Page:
It is the same story when a woman gives birth. There is nowhere to dispose of the afterbirth, so it is kept in a tin can in the house; “The container will remain in the house until very late in the evening,” Doris says, “What is she to do with it? She will have to wait until very late to dispose of it, maybe mix it with dirty water and then throw it out…. Nowadays, blood carries everything.”
Evelyn tells me she wants to get a job so that she can rent her own cube, have some privacy and maybe even start a family of her own, but like so many of these women, she has not been able to find steady work. “We have just been surviving,” she says.
Most of the women I speak to rely on casual work for their incomes. “You wake up in the morning and try to find a job,” says Doris. “You can sometimes find something for the day, for the week, but it is very insecure. Some women do washing. There are [lots of] small-scale traders… But it is very hard.”
I am interested to know what these women see as a potential solution to the sanitation issues they face in Mukuru. I ask them what would make the most difference in their lives with regard to sanitation. Both Doris and Phyllis suggest the same thing: “The government coming in and planning with us. Then we will have sewers and everything… Then the structure owners will be forced to do something. If the government plans for us – if they plan for residential rather than factories, and if people build their houses in order, then we can have proper drainage and proper roads.” =
I recognize this proposal from my discussions with Jane Weru earlier in the day. They want the government to claim back the land from the current landowners and re-plan the whole of Mukuru as a mixed-use area, serviced by bulk infrastructure connected to the rest of the city. This would mean widespread access to basic services and increased security of tenure for Mukuru’s residents. Doris comments on the threats of eviction that she and other Mukuru residents have faced in recent years as land values in Nairobi continue to rise:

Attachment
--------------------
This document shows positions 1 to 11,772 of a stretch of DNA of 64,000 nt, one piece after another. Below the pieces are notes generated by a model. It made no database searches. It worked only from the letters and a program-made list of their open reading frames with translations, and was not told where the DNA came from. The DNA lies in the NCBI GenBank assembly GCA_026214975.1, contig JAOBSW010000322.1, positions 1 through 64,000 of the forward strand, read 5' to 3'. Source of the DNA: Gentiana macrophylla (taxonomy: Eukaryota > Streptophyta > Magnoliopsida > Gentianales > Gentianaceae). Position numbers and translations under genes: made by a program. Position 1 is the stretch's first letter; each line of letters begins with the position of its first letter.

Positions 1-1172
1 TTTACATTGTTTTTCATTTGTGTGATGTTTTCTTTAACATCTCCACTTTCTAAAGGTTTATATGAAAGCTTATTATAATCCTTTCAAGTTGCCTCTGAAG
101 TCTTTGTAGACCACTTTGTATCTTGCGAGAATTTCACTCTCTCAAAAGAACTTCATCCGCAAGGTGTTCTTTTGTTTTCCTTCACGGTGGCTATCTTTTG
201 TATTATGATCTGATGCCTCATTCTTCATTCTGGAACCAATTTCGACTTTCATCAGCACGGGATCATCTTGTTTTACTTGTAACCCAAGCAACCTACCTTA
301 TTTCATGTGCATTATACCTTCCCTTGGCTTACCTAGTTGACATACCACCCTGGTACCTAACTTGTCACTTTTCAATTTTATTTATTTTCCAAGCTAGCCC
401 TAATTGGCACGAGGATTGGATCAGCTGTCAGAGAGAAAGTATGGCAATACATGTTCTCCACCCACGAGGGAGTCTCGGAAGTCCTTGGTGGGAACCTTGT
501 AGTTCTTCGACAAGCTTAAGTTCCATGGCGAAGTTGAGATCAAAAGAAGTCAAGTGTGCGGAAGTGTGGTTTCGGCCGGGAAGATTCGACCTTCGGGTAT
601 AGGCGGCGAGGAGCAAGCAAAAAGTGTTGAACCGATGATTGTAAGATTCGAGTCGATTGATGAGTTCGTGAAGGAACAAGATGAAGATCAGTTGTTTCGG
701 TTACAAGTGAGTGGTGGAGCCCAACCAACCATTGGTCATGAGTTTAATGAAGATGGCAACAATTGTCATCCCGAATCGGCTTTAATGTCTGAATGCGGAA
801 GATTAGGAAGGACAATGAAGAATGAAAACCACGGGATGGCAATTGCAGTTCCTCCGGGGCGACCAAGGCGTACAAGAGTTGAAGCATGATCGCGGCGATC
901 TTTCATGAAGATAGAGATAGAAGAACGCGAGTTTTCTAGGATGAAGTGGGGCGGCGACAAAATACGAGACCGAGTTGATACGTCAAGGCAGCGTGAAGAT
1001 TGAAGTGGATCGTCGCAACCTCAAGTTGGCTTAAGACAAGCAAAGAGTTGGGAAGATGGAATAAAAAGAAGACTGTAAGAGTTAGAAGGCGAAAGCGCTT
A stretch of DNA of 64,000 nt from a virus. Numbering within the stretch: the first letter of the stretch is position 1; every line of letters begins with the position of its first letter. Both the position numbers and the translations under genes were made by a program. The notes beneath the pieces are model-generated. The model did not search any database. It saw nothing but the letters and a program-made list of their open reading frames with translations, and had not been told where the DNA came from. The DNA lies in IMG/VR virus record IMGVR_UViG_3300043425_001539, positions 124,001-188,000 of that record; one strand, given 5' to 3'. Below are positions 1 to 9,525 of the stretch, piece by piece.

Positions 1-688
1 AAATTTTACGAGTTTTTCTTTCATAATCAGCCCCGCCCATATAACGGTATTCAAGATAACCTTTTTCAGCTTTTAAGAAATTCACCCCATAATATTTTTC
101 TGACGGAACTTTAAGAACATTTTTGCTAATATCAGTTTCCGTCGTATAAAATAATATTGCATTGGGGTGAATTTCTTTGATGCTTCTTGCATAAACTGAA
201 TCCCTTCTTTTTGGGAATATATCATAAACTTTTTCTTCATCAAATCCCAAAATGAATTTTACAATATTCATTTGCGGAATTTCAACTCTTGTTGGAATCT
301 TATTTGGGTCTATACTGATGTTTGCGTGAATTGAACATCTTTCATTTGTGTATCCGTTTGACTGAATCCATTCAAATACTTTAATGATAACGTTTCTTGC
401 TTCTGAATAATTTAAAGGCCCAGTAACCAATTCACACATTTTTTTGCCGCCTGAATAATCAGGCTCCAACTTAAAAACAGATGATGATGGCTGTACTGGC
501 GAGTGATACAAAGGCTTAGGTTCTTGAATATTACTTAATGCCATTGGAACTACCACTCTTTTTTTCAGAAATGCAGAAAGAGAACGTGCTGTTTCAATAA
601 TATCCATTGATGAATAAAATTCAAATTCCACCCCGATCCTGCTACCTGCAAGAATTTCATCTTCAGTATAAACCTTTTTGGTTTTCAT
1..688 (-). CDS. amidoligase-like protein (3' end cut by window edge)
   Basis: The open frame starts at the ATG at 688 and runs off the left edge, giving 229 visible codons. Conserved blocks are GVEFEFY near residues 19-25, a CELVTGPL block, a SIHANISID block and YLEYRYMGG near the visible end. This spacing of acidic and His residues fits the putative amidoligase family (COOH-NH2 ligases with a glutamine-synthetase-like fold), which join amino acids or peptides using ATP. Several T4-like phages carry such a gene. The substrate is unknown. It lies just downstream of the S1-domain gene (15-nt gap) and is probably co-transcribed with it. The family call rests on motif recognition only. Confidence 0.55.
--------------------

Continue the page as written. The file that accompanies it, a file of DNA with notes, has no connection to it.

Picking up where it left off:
“We are here, and then that person – after 40 or 30 or 50 years – they are claiming back the land. Where do we go? We are not trees. Imagine you have a place, your home – how can a person come to build in your home? You have grandchildren here, they have children, and then you want to chase them out. Where do we go?”
These women have lived in Mukuru for at least fifteen years. Most of them were born here. This is their home and they want to improve it – to work with the government to make Mukuru a safe, secure place for them and their families to live. But because of the landownership issues, Muungano, AMT and MuST cannot move forward with sanitiation improvements in Mukuru. So instead they have proposed a precedent-setting pilot project in Mathare, another settlement north of Mukuru that is settled on government land. The hope is that this project will set an example for the kind of upgrading that could take place in Mukuru once the land ownership issues are sorted out.
According to Irene Karanja, director of Muungano Support Trust (MuST), the first phase of the project will assist 800 households residing in three clusters of Mathare settlement. The total population of these three clusters is equal to roughly 2620 households. At present, the residents of Mathare have two sanitation options: they can either pay a large fee to private businessmen to connect to the informal sewer system, or they can pay to use the few community toilets, many of which are unsafe and unsanitary.
Because local businessmen own the informal sewer system, the costs for connecting to the main pipe are unaffordable for most Mathare residents. It costs USD $46 for households within 30 meters of the river to connect to the informal sewer line, and up to USD $170 for the families furthest from the river. Because of this, families elect not to pay the high connection fees and instead dump sewerage into the river.
To combat this, MuST has proposed a solution that seeks a low-cost, sustainable and scalable model for sanitation in informal settlements. Specifically, the project seeks to find:
a) An environmentally sustainable model which seeks to demonstrate to the State how to manage human waste without contaminating natural resources
b) A model that is able to leverage resources from the State while at the same time utilizing community contributions for the development of a permanent sewer solution. The main innovation here is finding low-cost financing for sanitation upgrades.
c) A model that demonstrates that state investments for any trunk infrastructure targeted at the poor increases the integration of poor communities into the formal systems of the city.
More information about the proposed project is forthcoming. Please watch this space for more information.